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S&P 500 Update - On the Cusp
By, Simon Maierhofer
Thursday July 16, 2020
The S&P 500 has been unable to break above or below its trading range for over a month. It was on the cusp of a breakout this week, but does Monday's spectacular failure foreshadow a breakdown?


The S&P 500 has been on the cusp of breaking below key resistance or above key support for over a month, but decided to stay in limbo.


Does Monday's spectacular (even historic) failure to break higher mean stocks will break down?


Range bound


Many of the Profit Radar Report updates throughout June and July sounded somewhat like the June 24 update inserted in the S&P 500 chart below:


“Unless the S&P breaks below support, it can still rally.”



Since the S&P couldn’t make it below support, It rallied from the June 15 and June 29 reaction lows and made it to the top of its trading range. 


Last Sunday's (July 12) Profit Radar Report stated the following: "Support for the S&P 500 is around 3,115. If the S&P 500 surpasses resistance around 3,190, it will likely head to 3,230. If the S&P makes it to 3,230, we will watch if it relapses and falls back below 3,180. If it does not, it can continue higher to close the open gap at 3,328.45."


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I know, that sentence includes a lot of 'ifs' but sometimes the market is just iffy. Setting certain parameters and key levels helps prevent overtrading or plain stupid trades (such as selling before support is broken or buying before resistance is broken). 


As far as Sunday's forecast is concerned; the S&P did surpass 3,190, subsequently made it to 3,230, and thereafter relapsed back below 3,180 and even tested support around 3,115.


The S&P was on the cusp of a breakout higher, but failed miserably. The S&P delivered exactly the kind of pattern described the day before, which is often indicative of a reversal. In fact, Monday’s spectacular failure would be a textbook 'U-turn candle.' Perhaps too perfect to be true.


Thus far though, the S&P did neither make it above resistance nor did it fall below support. Still in limbo.


Enough with looking at the past. Here’s what we do to try to determine what’s next:


Breadth & liquidity


Breadth and liquidity gauges provide tell-tale signs of internal strength or weakness. The chart below (published in yesterday’s Profit Radar Report) plots 6 different breadth and liquidity measures against the S&P 500.


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The S&P is still below its June 8 high (red line), and so are 5 of the 6 gauges. There’s no underlying internal strength. This doesn’t mean a breakout is impossible, but the kind of internal strength usually indicative of a move higher is not present.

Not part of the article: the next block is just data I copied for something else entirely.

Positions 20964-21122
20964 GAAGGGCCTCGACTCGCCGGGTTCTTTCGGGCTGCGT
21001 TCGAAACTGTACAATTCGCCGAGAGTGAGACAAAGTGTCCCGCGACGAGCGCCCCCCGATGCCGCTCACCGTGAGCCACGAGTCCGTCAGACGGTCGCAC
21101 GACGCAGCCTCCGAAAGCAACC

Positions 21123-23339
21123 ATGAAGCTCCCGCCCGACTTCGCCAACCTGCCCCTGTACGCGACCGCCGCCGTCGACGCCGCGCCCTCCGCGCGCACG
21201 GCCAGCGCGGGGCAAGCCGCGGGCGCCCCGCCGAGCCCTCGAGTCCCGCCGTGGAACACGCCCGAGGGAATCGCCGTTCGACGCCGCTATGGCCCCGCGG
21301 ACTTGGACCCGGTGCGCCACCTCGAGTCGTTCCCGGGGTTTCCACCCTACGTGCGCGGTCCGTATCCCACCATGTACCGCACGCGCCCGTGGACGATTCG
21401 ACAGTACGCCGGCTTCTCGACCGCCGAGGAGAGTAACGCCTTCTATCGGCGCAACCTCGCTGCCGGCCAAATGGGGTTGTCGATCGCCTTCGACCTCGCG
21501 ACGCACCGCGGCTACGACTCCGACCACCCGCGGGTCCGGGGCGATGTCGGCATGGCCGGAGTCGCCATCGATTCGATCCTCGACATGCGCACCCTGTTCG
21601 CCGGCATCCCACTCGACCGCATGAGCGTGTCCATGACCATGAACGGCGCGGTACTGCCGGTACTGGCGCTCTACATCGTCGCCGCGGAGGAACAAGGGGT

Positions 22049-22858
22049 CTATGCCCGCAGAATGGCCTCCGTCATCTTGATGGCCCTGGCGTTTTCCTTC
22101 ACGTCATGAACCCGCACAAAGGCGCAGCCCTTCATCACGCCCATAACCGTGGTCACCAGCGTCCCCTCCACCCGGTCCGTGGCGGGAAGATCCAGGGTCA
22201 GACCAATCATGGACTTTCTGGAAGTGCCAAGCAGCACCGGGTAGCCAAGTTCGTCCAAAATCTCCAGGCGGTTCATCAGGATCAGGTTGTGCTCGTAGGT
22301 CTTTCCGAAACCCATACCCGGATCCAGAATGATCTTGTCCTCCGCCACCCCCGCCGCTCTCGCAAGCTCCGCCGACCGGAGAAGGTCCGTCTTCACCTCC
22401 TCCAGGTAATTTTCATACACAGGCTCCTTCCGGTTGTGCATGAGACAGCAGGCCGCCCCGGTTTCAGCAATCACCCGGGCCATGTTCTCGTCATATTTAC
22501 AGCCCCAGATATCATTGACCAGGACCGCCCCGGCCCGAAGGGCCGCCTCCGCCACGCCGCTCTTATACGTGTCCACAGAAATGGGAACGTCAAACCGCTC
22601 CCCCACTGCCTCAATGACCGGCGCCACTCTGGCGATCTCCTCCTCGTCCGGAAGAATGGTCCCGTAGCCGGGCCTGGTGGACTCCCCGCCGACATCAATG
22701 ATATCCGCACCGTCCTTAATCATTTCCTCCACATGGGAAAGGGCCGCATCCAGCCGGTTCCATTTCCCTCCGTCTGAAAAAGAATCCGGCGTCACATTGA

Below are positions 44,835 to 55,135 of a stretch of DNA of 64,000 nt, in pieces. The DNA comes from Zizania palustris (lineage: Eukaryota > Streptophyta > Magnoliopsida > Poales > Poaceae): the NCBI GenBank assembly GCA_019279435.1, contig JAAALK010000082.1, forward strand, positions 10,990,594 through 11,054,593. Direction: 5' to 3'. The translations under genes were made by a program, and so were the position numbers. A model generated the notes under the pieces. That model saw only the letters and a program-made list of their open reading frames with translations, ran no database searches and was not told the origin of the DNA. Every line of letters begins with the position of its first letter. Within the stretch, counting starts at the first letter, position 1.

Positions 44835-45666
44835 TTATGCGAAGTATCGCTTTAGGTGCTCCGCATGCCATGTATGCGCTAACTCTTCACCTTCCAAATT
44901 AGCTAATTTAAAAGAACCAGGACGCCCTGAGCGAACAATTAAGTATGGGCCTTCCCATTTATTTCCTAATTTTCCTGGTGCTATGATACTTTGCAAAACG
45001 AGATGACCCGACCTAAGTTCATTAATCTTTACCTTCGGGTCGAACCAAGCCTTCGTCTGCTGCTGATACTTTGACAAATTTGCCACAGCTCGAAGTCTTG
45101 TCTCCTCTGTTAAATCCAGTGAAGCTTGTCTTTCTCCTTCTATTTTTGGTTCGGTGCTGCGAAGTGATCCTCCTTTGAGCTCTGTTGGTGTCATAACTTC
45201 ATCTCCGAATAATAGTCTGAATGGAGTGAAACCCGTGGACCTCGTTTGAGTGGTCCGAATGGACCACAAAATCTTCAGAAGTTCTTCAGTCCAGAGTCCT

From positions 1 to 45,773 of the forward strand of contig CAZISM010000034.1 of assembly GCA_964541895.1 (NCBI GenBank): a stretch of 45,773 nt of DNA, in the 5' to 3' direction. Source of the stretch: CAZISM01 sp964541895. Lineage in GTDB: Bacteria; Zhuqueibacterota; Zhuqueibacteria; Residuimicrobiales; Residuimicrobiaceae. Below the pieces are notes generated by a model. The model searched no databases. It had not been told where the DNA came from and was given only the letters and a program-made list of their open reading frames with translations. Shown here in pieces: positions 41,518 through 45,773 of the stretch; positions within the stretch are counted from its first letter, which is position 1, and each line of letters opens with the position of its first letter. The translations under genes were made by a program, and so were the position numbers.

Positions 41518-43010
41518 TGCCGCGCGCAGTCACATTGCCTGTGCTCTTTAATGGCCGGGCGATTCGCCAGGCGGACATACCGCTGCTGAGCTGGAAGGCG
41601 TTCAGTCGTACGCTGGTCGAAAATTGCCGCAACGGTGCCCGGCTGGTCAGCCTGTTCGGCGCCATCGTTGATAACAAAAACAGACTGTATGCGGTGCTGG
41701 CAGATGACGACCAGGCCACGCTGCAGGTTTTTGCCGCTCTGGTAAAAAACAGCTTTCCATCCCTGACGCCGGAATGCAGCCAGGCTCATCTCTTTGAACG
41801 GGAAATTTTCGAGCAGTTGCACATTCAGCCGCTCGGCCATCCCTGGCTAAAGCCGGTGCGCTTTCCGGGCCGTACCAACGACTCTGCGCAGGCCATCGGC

Please note though that most breadth and liquidity measures would move above their red line if the S&P 500 does, which would allow for further gains.



Investor sentiment 


Overall investor sentiment is not extreme, but the CBOE equity put/call ratio reflects literally ‘off the charts’ optimism (highest since the year 2000). The CBOE equity put/call ratio is a real time, real money indicator and should not be ignored. This is a red flag.



Leader reversal 


The Nasdaq-100, fearless leader of the speculative world, spiked 2.15% on Monday, set a new all-time high, but ended the day with a 2.16% loss.


This has never happened before. There were 24 other times where the Nasdaq-100 rallied 2% or more intraday and ended the day with a loss of 2% or more. All of those happened during bear markets.


The closest parallel is March 7, 2000, when the Nadsaq-100 rallied 2.33%, set an all-time high, and closed with a 1.49% loss. 


As long as the Nasdaq-100 remains below Monday’s high, risk of a deeper pullback is elevated.



Biggest S&P 500 rallies 


The July 12 Profit Radar Report examined the biggest S&P 500 rallies, those times when the S&P soared more than 20% within less then 3 months.


This happened 12 other times (twice in 1982 and 2009). The chart below shows the forward performance (only the first instances of 1982 and 2009 are captured).


The 2020 rally (red graph) has been by far the quickest and strongest. The dashed blue line marks ‘today’ (78 days into the rally). Here are some key takeaways:

  • The S&P is currently up 42.35%, which is already above the 40.43% average 12-month return.
  • The strong rallies of 1982 and 2009 took a breather during the summer.
  • With the exception of 1986, the S&P 500’s 12 month return was higher than the day 78  return every time.




Down side risk is elevated as long as the S&P 500 cannot close above 3,240 and the Nadaq-100 cannot close above 11,070. It will still take a close below support to usher in a deeper pullback. A move above resistance (3,240 and 11,070) would unlock higher targets, but the CBOE equity put/call ratio suggests that milking a breakout comes with risk.


Continued updates, projections, buy/sell recommendations are available via the Profit Radar Report 


Simon Maierhofer is the founder of iSPYETF and the publisher of the Profit Radar Report. Barron's rated iSPYETF as a "trader with a good track record" (click here for Barron's evaluation of the Profit Radar Report). The Profit Radar Report presents complex market analysis (S&P 500, Dow Jones, gold, silver, euro and bonds) in an easy format. Technical analysis, sentiment indicators, seasonal patterns and common sense are all wrapped up into two or more easy-to-read weekly updates. All Profit Radar Report recommendations resulted in a 59.51% net gain in 2013, 17.59% in 2014, 24.52% in 2015, 52.26% in 2016, and 23.39% in 2017.

Follow Simon on Twitter @ iSPYETF or sign up for the FREE iSPYETF e-Newsletter to get actionable ETF trade ideas delivered for free.



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